Last week at R&D Foods in Prospect Heights, Brooklyn, I got a quesadilla that was just perfection. These types of assembled lunch meals can seem so simple—R&D has a creative, flavor-forward menu and is very mindful about ingredient sourcing, but the set-up is loosely based on the same model as a sandwich shop or deli, where all the sauces and fillings are prepped and pre-made, so that sandwiches only need to be assembled and heated up to order—but it’s so easy for things to go wrong.
When the ingredients are fresh, flavorful, and used in balance; when the sandwich (or in this case, quesadilla) is heated properly to create all the right crisp and gooey textures and isn’t flecked with the burnt bits of fifteen other meals that were cooked on the same sandwich press; and when it hasn’t been sitting in a paper bag for very long, so that when it’s unwrapped from the parchment and eaten out of hand on a park bench, in a patch of some of the last of the hot, early-afternoon sun for the year . . . In other words, when every little detail is exactly right, it can make a person pretty happy to be alive. Such was my Friday afternoon.
The R&D quesadilla is filled with delicata squash, a thick and ricotta-like pumpkin seed puree, pepper-jack cheese, and a scattering of perfectly toasted pumpkin seeds, with a little cup of fresh tomatillo salsa on the side. I couldn’t wait to make a version of it in my own kitchen. I loved the idea of using delicata squash, which is easy to find right now at the farmers market, and the pepitas are such a natural pairing. In this adaptaion you’ll pound them into a pesto-like spread with cilantro, a hot chili, and lime juice, then serve it on blistered corn tortillas with the roasted delicata squash, mashed avocado, and some good-melting cheese.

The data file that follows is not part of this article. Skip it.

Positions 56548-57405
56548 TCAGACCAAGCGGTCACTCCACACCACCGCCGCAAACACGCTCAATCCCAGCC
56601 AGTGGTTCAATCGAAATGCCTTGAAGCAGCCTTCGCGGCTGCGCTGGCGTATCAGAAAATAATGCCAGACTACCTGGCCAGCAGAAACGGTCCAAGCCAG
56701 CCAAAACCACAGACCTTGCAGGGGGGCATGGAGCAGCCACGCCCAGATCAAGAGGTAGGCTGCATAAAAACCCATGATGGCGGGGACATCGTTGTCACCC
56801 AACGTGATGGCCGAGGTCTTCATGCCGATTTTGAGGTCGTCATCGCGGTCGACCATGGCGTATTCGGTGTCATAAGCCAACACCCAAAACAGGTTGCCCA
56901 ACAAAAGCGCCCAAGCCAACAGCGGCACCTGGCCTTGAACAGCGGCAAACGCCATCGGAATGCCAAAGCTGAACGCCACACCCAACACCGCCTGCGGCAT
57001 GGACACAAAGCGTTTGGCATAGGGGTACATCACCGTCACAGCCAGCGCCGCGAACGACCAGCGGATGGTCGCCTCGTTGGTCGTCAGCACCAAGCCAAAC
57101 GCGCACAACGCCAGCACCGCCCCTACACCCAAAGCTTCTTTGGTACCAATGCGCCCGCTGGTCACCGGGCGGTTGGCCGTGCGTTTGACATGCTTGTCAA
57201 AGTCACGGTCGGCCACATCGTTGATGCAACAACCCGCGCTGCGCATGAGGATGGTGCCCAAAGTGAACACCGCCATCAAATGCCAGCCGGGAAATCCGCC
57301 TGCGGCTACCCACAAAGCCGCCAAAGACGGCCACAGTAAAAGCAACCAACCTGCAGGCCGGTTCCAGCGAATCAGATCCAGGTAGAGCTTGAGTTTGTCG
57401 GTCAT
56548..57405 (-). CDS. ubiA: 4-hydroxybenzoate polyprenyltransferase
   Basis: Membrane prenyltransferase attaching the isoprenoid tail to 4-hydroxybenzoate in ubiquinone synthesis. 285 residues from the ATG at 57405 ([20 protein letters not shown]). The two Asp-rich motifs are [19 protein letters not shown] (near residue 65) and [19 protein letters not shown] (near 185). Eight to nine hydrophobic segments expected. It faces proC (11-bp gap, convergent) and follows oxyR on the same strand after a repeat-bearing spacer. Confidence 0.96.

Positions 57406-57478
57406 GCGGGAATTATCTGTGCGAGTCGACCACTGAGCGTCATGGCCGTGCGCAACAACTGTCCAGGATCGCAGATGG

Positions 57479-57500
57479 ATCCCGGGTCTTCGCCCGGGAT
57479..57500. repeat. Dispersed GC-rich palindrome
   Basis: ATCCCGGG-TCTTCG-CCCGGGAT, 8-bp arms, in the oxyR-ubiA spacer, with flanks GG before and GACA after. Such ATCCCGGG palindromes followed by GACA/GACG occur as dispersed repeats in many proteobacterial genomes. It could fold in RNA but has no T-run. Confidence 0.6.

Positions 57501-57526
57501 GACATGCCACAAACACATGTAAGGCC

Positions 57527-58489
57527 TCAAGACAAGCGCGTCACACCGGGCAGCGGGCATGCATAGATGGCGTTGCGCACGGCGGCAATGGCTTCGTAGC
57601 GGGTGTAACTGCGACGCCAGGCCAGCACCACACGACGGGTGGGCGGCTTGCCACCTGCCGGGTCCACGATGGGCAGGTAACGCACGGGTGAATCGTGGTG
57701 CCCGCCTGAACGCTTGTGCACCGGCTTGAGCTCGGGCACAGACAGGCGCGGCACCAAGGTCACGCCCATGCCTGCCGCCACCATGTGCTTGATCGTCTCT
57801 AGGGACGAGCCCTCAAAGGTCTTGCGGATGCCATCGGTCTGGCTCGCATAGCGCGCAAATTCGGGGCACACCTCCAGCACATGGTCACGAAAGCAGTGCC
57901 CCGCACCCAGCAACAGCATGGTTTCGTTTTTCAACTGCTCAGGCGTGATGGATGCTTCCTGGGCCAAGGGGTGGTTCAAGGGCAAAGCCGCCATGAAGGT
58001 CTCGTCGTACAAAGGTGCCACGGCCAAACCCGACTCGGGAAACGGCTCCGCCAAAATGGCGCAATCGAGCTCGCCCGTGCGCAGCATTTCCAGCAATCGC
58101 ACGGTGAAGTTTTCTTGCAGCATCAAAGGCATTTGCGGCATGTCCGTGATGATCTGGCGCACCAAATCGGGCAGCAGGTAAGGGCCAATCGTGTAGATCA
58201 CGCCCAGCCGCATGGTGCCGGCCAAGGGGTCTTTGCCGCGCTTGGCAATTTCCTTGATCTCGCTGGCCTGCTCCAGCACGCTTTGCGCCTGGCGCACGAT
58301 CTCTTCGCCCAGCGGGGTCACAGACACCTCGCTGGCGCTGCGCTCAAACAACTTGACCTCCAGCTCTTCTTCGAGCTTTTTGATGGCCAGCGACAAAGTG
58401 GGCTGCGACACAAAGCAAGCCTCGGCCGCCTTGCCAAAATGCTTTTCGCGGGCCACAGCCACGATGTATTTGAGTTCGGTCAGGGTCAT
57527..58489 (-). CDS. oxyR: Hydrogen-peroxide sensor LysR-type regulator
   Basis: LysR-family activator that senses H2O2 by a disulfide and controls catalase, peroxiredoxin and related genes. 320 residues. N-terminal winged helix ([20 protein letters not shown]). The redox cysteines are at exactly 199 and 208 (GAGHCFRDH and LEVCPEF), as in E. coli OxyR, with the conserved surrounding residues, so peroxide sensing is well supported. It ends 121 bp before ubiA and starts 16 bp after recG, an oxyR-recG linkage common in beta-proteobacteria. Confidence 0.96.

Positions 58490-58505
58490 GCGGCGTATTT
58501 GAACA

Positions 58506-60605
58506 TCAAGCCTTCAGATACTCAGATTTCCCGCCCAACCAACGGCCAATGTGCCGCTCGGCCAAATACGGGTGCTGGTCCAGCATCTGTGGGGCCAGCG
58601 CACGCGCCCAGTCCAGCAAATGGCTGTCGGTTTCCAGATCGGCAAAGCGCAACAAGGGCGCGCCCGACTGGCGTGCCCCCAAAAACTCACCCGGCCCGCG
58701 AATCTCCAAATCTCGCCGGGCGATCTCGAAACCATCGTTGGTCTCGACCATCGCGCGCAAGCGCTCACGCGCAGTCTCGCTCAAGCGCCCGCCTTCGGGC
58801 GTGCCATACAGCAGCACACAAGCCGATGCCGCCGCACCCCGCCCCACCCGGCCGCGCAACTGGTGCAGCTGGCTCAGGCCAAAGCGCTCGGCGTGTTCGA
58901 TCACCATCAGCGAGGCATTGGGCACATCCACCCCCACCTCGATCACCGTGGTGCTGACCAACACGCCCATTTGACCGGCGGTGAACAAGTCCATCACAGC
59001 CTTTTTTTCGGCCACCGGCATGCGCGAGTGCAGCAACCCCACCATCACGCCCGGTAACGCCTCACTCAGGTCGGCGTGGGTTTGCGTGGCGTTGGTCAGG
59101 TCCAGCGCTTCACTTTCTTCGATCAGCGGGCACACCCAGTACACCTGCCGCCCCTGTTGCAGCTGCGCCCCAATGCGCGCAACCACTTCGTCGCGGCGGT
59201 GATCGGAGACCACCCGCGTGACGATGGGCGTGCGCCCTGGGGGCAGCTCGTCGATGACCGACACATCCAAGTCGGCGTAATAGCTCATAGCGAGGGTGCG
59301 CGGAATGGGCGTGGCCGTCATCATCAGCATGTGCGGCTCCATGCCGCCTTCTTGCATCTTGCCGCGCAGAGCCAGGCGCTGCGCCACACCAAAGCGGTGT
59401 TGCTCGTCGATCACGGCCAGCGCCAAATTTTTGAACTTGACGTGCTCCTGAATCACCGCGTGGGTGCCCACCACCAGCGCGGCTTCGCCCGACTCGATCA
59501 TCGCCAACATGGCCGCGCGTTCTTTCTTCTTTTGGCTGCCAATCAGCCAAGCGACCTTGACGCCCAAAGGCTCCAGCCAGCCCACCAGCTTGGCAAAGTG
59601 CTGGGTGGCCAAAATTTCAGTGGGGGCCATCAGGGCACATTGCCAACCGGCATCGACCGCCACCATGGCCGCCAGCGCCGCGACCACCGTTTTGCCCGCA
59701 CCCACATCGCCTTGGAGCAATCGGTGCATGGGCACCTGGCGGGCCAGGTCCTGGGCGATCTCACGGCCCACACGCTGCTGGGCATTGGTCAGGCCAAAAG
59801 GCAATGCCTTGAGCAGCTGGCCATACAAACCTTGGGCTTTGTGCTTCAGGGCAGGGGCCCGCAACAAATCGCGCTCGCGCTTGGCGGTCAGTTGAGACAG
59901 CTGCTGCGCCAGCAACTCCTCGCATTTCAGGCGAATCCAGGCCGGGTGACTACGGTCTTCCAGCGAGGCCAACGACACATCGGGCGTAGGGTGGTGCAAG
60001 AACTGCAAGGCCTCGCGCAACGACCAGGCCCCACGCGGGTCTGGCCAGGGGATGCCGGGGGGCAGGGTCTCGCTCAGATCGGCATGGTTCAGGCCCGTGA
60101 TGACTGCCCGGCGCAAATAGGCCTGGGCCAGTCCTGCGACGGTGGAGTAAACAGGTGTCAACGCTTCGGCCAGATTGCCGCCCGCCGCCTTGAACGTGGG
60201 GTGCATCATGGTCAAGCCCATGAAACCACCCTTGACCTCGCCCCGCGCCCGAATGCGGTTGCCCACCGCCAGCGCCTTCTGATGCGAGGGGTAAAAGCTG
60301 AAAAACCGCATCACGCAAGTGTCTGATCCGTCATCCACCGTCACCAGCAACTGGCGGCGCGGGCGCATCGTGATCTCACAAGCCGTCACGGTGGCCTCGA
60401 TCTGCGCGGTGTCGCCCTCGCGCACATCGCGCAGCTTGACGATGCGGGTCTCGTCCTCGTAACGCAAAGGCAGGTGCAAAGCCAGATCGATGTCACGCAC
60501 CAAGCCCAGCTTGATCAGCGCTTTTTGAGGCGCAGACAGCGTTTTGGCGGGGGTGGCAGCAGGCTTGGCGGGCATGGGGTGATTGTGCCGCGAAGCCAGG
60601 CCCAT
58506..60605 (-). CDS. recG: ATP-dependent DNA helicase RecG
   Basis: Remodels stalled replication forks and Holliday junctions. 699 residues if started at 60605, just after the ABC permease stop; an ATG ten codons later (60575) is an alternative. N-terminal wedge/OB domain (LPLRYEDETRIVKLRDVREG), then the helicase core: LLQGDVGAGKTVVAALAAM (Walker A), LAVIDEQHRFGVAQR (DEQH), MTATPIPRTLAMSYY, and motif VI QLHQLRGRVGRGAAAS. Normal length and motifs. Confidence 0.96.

And when I saw adorable “purple tomatillos” at my grocery store—which are about the size of big cherry tomatoes and, where I bought them, had no husk—it was the right opportunity to make tomatillo salsa. Combined with a red rather than green hot chili, hey gave my salsa a reddish-purplish hue. The bright, fresh flavor is a perfect pairing here.
Delicata Quesadilla with Pepita-Cilantro Spread
This recipe is for 4 quesadillas, but as you’ll see, once the squash is roasted and pepita-cilantro spread is made, it’s the kind of dish that can be easily thrown together for a perfect solo lunch or dinner. If you want to make it with larger flour tortillas, use only 4—arrange the fillings over just half, then fold the other half of the tortilla on top. And a creamy goat cheese, feta, or even a firm Mexican cheese like cotija would be good here, though I really like the melting properties of cheddar and jack.
2 small or 1 medium delicata squash
1/3 cup raw pepitas (pumpkin seeds)
1 small clove garlic
1 small hot chili, such as a serrano, Thai bird chili, or a small Mexican one, seeded if desired
1-1/2 cups coarsely chopped, loosely packed cilantro leaves and tender stems
1 to 1-1/2 teaspoons fresh lime juice
2 tablespoons olive oil
8 small corn tortillas (check to make sure they’re gluten-free if you have a sensitivity)
1 avocado, coarsely mashed